"But I'm happy to be back in Melbourne. I want to thank Tennis Australia for inviting me back. As you know, I don't make too many appearances at majors. I'm excited to watch a little tennis this weekend. This place brings back some memories. It definitely is a place I've enjoyed playing. I won a couple times. Felt I could have done better, but it's good to be back."

Sampras was perhaps the last of the truly great serve-volley players, along with Rafter, but not everyone has his incredible serve either.

He does miss seeing players come to the net more in the modern game, but if he was playing he would still be doing exactly what made him such a dominant force.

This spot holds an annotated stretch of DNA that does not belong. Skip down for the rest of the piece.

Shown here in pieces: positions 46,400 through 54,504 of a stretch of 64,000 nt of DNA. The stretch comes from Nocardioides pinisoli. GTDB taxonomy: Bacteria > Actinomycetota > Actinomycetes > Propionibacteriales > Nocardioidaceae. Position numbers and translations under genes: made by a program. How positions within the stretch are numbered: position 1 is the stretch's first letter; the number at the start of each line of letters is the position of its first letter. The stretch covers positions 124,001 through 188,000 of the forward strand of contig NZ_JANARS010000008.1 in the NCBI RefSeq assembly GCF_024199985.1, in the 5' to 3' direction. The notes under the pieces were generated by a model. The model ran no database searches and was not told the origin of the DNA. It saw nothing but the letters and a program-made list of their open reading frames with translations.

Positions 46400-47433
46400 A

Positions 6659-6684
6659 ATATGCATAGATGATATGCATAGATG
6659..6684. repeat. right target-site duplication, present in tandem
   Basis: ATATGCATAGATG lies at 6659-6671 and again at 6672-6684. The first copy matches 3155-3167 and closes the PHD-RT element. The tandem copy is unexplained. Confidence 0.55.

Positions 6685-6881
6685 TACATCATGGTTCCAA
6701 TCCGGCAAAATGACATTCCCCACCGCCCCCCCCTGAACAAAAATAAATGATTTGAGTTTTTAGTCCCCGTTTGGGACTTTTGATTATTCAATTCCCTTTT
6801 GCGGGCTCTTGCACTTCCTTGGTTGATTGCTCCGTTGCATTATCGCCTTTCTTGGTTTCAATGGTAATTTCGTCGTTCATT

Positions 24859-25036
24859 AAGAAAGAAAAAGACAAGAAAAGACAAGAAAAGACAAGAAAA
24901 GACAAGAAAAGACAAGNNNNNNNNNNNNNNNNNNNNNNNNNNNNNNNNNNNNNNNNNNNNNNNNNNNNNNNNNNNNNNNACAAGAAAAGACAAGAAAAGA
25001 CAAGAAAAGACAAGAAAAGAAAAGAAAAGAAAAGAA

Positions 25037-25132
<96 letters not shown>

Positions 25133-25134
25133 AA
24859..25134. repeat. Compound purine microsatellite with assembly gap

"The game certainly has changed the last 10 years. The serve and volley tennis is a lost art. No one is really doing it. Everyone is staying back and hitting the crap out of the ball, which is fun to watch," he said.

"You look at Wimbledon these days. It is one dimensional. It's just the nature of technology, maybe the nature of how everyone is growing up with technology. They're used to not having to volley, serve and volley. It takes time. It doesn't happen overnight.

"Seeing Stefan, he was a great serve and volleyer. Boris, Goran Ivanisevic. Now everyone plays the same way; there's just four or five guys that are a lot better than the rest.

"But I think serve and volley tennis, it would have been just fine today. I just think you need to know how to do it."